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A tribute to resilience in a time of pandemic

Portrait photo of Alex Friend
Deputy Chief Alex Friend, Research and Development

As we approach the end of the fiscal year, I have been contemplating what FY2020 has meant for us as an agency and the country at large. We were blindsided by COVID-19, which unleashed unprecedented economic, domestic and social upheaval. Within a matter of weeks, we were settling in for the pandemic long haul of working remotely under extremely challenging conditions and great uncertainty. All the while, we’ve been isolated from our usual social outlets and living in a heightened state of anxiety regarding our health, safety and economic security.

I continue to be inspired and humbled by the resilience of Forest Service staff, who have upheld our mission with grace and dedication, especially during these difficult times. This year has brought record numbers of visitors to many of our national forests and grasslands, compounding the usual summer visitor surge and intense fire season. These wild and unspoiled landscapes offer the public opportunities to find solace and rejuvenation during chaotic times, and our staff have continued to provide excellent customer service to visitors amid the elevated pressures and challenges.

We are an agency that has, in no small way, supported the public in coping with COVID-19, underscoring how important sustainable stewardship of our public lands is for the well-being of Americans. In that sense, we have contributed to the broader resilience of our nation during this extraordinary time. Without a doubt, this is something we all can be deeply proud of.

Beyond our role as caretakers of some of the nation’s best and most accessible pandemic getaway destinations, there are thousands of other ways in which our staff contribute to our collective ability to cope with threats and hardships. The Forest Service’s league of world-class scientists and natural resource specialists dedicates their careers to understanding, testing and implementing technologies and management practices that enhance forest ecosystems and further our agency’s legacy to the American people. We continually build off the best available science to seek and cultivate disease-resistant trees, understand and convey techniques that will equip land managers to confront the complicated challenges presented by a changing climate, harness new technologies to better understand forest health and trends, and more.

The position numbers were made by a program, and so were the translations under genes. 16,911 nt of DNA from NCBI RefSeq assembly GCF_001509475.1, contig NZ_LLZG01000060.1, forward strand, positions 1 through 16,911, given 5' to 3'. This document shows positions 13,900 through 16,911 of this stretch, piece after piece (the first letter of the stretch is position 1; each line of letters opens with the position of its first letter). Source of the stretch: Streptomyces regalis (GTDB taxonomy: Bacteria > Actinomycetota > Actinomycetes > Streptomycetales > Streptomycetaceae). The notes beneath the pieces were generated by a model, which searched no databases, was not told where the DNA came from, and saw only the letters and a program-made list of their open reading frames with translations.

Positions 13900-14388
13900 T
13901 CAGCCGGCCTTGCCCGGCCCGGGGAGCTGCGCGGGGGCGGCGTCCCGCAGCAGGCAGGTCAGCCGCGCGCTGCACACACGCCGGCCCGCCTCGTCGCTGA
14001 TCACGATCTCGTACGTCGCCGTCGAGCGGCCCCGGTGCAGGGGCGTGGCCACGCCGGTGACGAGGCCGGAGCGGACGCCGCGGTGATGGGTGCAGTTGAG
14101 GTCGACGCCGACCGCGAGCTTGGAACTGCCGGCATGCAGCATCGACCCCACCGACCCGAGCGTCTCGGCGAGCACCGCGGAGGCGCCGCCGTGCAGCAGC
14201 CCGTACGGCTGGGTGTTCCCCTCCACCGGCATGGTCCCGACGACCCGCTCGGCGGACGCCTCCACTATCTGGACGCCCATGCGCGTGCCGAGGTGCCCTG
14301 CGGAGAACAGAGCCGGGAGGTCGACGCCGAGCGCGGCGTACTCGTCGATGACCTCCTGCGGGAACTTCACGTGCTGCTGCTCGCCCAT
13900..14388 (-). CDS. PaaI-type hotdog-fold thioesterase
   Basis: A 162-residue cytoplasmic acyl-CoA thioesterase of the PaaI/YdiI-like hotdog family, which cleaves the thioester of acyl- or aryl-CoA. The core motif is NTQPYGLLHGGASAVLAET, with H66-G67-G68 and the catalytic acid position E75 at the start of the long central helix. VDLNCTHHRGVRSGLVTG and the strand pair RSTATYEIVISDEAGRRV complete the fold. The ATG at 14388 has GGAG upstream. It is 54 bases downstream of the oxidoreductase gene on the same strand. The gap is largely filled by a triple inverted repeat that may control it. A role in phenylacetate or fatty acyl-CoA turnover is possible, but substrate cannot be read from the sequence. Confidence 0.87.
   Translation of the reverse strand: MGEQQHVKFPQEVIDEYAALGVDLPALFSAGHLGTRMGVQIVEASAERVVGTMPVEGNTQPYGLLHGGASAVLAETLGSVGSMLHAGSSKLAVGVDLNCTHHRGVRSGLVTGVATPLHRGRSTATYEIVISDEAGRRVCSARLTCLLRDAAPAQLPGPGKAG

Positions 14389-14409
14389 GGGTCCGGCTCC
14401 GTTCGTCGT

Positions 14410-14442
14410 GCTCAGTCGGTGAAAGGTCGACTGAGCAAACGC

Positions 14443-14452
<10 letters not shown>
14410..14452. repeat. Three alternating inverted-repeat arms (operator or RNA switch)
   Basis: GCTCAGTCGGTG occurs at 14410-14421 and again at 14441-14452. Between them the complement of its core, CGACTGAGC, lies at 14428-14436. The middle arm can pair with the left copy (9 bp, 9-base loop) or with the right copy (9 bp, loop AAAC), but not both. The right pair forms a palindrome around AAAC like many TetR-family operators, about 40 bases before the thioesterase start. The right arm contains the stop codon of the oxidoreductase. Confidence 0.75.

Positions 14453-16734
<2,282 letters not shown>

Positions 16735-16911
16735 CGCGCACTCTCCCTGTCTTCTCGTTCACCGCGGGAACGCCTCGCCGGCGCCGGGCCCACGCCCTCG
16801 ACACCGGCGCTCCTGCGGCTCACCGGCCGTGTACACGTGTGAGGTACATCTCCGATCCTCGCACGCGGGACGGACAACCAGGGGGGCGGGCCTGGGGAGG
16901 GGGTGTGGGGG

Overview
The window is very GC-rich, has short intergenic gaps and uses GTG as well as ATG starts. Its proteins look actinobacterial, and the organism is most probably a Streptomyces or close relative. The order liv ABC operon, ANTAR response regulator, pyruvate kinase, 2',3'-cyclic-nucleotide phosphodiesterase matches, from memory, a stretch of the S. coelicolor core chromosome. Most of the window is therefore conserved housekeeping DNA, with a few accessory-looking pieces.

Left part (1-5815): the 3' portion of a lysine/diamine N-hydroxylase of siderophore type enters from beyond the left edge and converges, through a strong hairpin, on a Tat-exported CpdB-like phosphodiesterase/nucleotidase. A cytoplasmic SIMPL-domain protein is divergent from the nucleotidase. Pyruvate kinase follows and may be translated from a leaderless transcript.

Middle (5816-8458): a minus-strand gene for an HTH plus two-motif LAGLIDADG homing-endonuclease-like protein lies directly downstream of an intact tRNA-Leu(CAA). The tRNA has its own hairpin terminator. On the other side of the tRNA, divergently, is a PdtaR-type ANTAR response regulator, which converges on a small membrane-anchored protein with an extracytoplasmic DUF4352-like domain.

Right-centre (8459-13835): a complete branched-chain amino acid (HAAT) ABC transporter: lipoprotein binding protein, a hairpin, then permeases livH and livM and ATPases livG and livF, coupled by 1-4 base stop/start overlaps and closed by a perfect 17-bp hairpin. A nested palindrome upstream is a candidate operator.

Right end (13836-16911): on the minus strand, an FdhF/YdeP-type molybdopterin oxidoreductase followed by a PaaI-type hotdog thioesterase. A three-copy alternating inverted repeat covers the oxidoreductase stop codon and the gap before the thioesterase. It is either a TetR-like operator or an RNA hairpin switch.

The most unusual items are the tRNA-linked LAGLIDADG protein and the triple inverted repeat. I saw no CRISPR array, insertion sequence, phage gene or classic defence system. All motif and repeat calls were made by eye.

Our motto, “Caring for the land and serving people,” always guides our actions and leads us forward. This year it seems to have taken on greater meaning. It has been an honor to work alongside people from across the agency who have continued to demonstrate genuine dedication in the face of a global crisis. This pandemic will eventually run its course, and I am confident the resilience demonstrated in our workforce, and what we work so hard to foster in our national forests and grasslands, will continue to carry us through future challenges.”